WebMink writes: "Whether you approve of Wikileaks or not (and the author clearly isn't a fan), the weakness it exposes in web and cloud service provision and the reaction it will provoke from legislators must concern us all. Despite the writer's distaste for Wikileaks (and The Pirate Bay) themselves, the article calls on us to defend their ability to exist against the coming onslaught of Internet-toxic legislation."

Submission + - WikiLeaks - I call bullshit (twitter.com)

shadrach_au writes: "WikiLeaks,org domain killed by US everydns.net after claimed mass attacks" — I call bullshit. Someone, and I'm assuming the US Govt., pressured the DNS provider in question to disable the domain. Whether you agree with WikiLeaks activities or not, this sets a major precedent for global censorship on the Internet.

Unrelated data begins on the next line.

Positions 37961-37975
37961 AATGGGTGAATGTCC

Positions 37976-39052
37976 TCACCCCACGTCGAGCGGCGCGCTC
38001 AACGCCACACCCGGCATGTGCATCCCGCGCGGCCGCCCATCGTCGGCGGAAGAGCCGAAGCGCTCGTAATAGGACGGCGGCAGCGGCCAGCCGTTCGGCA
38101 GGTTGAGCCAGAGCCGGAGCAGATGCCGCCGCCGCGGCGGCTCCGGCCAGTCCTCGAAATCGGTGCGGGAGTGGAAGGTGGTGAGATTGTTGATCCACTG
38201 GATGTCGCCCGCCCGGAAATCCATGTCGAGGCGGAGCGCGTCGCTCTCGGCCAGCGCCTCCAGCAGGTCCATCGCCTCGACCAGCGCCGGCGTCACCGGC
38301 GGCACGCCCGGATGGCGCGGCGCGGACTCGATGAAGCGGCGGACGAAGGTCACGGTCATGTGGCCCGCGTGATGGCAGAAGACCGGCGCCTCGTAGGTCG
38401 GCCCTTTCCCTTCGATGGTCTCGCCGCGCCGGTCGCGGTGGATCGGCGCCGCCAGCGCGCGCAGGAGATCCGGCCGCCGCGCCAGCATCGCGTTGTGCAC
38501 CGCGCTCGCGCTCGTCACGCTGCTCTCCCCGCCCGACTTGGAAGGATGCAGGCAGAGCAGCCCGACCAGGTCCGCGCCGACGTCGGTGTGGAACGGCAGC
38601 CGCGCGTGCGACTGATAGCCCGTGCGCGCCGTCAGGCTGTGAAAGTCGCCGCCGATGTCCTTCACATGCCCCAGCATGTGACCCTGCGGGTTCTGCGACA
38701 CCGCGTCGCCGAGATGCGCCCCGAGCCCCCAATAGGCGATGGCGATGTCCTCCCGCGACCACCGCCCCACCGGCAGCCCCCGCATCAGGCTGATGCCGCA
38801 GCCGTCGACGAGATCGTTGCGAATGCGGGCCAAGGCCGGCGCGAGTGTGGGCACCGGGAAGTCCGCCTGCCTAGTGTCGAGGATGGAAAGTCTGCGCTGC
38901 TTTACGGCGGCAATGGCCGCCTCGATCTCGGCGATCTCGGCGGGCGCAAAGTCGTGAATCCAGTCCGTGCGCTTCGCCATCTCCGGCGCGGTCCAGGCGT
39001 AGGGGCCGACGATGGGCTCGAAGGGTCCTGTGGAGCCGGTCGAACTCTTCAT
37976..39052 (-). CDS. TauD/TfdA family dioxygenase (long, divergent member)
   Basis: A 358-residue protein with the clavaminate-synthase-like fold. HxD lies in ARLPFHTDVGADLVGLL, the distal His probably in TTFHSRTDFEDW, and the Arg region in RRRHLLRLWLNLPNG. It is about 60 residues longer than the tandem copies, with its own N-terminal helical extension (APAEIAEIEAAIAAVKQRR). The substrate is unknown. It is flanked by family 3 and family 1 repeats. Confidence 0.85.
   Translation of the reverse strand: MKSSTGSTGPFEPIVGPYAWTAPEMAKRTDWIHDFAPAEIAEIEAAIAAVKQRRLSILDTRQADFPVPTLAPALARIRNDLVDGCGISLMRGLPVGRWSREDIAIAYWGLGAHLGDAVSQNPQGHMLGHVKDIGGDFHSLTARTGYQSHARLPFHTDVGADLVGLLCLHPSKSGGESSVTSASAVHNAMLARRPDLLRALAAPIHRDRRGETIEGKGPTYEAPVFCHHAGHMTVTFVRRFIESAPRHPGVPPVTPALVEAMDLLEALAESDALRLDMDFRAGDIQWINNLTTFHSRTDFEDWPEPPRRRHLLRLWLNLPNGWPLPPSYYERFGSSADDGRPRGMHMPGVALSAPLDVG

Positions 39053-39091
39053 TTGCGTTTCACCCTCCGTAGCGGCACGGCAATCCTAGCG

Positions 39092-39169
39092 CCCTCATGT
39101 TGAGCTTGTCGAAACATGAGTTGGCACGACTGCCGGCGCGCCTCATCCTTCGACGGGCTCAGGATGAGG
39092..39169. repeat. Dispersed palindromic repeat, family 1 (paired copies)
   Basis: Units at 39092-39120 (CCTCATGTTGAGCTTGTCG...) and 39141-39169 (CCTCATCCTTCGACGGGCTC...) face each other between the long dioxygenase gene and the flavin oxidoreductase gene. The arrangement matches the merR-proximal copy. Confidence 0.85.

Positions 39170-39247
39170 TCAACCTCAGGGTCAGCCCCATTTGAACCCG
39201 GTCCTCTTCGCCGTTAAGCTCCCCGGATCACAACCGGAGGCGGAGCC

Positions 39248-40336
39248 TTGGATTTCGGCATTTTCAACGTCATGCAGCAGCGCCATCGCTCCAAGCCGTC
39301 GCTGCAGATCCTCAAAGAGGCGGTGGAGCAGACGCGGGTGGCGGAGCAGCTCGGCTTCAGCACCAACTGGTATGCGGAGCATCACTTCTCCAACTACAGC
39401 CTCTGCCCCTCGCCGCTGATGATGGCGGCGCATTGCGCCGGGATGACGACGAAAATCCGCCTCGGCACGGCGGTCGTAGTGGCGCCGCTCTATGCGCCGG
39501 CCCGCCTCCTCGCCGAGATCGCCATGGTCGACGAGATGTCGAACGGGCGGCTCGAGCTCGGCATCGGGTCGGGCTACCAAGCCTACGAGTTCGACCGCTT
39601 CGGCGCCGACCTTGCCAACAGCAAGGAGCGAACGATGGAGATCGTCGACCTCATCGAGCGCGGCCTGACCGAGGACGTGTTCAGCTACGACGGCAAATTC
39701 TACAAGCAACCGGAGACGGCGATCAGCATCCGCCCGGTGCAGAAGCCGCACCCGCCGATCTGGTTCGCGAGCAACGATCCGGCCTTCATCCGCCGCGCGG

I've got no doubt the site will come back online, as one of the first major things I learnt about the Internet was the statement, "The Net interprets censorship as damage and routes around it" — It's essentially built into (intentionally or not) every core protocol that enables this international network to function.
Again, whether you agree with WikiLeaks activities or not, this action should not be tolerated.
I'm honestly ashamed.

Submission + - WikiLeaks Under Denial of Service Attack (securityweek.com)

wiredmikey writes: WikiLeaks has reported that its Web site is currently under a mass distributed denial of service attack. The attack comes around the time of an expected release of classified State Department documents, which the Obama administration says will put "countless" lives at risk, threaten global counterterrorism operations and jeopardize U.S. relations with its allies.
Linux

Submission + - Damn Vulnerable Linux most vulnerable Linux ever (geek.com)